ON LEVEL GROUND
A few observations on Dena Riegel's "Striking Back: Turning Feminist Theory Into a Visceral Rape Deterrent" (April 29).
First, I'm not going to talk about the Rape-aXe, and just say more power to any means necessary to prevent rape.
But I must take issue with Riegel's assertion that, in the US anyway, women lack respect and equality in a male-dominated world, exemplified by that old, outmoded adage that women earn 77 cents for every dollar earned by a man doing the same job. It's an antiquated, apples-and-oranges stat based on career earnings, and has no relevance to "equal pay for equal work."
Teachers, municipal workers, nurses, journalists, police — in the vast majority of cases, a woman today is paid the same as a male counterpart for doing the same job. If there are (rare) inequities, yes, sue the pants off 'em, but equal pay for equal work is here, and arguments about a huge cohort of victims are just red-herrings and straw men. I mean, according to the "77 cents" rule, most female schoolteachers make far less than the guy teaching in the next room? I don't believe it.
And lest I be castigated as a chauvinist pig, here are my bona fides: My wife and I didn't want to do day-care, so I was a stay-at-home dad for 14 years — my wife had more education (and drive) while I have enjoyed a part-time (nights) job, so it was all good. Now here's the kicker: The full-time female editors/journalists at my work make the same rate of hourly pay as me, but will have higher yearly and career earnings than me. In fact, at year's end, I'll have earned — gasp! — 77 cents, or less, for every dollar they've earned. WTF! I'm a victim! No — I made a choice to hang out with the kids and take a fiscal hit for the team. And I'd do the same thing again.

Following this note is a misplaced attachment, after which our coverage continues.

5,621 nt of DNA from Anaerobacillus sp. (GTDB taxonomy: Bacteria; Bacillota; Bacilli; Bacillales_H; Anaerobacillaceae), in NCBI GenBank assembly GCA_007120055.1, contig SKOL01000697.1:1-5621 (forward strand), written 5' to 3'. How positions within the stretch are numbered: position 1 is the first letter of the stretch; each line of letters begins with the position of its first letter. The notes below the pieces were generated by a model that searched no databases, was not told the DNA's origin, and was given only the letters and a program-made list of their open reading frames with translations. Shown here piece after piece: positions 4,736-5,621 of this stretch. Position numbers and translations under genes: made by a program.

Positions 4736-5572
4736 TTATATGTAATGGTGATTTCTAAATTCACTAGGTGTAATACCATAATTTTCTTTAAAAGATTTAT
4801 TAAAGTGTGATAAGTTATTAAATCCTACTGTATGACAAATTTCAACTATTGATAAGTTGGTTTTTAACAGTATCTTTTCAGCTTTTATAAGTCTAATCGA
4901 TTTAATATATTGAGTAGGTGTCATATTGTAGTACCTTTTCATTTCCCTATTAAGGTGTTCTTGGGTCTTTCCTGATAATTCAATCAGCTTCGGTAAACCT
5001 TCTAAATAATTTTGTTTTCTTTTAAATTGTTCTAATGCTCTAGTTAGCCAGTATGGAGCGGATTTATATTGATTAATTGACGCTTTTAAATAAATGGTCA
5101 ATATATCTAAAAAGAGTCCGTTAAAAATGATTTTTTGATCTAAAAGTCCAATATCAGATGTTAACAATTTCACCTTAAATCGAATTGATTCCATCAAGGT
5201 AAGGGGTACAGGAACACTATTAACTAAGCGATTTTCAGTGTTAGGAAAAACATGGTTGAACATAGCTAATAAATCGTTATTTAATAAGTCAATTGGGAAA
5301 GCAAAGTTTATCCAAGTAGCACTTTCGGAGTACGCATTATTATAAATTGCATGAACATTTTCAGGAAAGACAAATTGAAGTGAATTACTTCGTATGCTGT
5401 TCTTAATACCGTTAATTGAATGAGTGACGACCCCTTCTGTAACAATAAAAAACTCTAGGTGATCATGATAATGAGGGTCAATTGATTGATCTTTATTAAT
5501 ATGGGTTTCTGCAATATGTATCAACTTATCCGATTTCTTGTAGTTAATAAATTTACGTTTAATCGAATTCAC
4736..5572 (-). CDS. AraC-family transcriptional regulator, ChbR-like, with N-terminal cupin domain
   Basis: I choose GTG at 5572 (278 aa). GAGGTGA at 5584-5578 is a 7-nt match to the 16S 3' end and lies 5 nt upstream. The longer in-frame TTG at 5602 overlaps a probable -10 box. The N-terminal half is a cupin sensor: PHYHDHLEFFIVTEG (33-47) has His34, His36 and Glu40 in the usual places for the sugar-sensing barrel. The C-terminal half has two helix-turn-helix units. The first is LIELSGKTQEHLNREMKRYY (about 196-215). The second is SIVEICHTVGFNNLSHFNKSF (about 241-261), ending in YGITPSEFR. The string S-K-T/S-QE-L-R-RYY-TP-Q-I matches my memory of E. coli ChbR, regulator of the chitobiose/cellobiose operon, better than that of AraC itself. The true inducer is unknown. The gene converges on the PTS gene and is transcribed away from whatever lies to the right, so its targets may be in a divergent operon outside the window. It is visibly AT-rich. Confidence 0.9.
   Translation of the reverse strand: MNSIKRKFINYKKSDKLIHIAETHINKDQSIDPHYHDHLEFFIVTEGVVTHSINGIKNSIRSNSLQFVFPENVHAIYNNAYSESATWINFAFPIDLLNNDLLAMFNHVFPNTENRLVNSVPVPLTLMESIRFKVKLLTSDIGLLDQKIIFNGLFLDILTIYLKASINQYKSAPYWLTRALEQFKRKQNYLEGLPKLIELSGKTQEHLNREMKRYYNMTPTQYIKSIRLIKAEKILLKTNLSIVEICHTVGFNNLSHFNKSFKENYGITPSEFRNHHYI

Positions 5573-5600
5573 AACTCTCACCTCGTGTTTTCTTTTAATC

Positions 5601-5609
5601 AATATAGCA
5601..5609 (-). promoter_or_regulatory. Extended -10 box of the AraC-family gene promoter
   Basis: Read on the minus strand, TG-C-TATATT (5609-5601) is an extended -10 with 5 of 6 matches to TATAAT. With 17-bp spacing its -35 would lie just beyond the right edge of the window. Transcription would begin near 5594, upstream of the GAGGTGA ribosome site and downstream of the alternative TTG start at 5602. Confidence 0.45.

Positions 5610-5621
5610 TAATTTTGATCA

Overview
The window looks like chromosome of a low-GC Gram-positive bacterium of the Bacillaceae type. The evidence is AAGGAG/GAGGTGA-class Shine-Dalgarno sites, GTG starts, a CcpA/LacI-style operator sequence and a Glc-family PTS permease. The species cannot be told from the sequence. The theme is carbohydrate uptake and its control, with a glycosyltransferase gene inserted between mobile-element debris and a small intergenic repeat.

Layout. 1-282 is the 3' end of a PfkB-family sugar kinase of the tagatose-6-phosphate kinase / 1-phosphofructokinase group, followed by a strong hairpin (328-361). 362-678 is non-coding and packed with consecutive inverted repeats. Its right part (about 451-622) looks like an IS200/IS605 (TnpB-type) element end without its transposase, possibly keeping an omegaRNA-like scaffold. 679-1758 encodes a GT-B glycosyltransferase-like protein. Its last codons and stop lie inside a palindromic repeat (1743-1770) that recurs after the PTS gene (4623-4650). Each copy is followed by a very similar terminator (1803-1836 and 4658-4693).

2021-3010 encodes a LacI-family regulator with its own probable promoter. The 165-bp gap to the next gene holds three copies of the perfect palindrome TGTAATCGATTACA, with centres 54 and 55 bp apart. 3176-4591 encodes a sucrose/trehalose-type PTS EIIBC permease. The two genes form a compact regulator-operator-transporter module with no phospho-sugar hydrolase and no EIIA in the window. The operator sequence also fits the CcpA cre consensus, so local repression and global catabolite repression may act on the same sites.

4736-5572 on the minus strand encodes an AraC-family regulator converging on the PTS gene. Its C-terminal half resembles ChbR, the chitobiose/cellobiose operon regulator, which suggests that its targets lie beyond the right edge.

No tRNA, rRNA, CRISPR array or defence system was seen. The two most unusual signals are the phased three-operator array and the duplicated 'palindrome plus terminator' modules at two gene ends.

As for inequality and respect: I asked my daughter, a high school senior heading to Georgia Tech to study industrial design, if her gender had ever been used — by teachers, peers, or whomever — to quash her ambitions. She looked at me like I was from another planet, suffering from old-school delusions that were no longer in play.
Lastly, today's college campuses have more women than men, and more women than men earn advanced degrees. I dunno, the playing field might be bumpy, but it looks pretty darned level to me.
EDITOR'S NOTEThe 77 cents for every dollar comparison is based on year-round full-time workers, and is published in the US Census Bureau's "Income, Poverty, and Health Insurance Coverage in the United States: 2009" report.
THANKS FOR CAREFUL COVERAGE
Thank you for your careful and thoughtful story (see "Free Our Food!" by Deirdre Fulton, May 6). Many of the articles so far have simplified the story into a farmers-versus-Department of Agriculture debate. It was encouraging to me to see your story, in which you didn't present it this way, but instead presented the greater complexity that neither we nor the DoA care to be at odds with the other. The greater issue is that we've lost control of our food system in our communities under corporate pressure using governmental agencies to carry out these rules.
I appreciate your considerate interview and careful attention and writing you gave to our story.
Quill's End Farm, Penobscot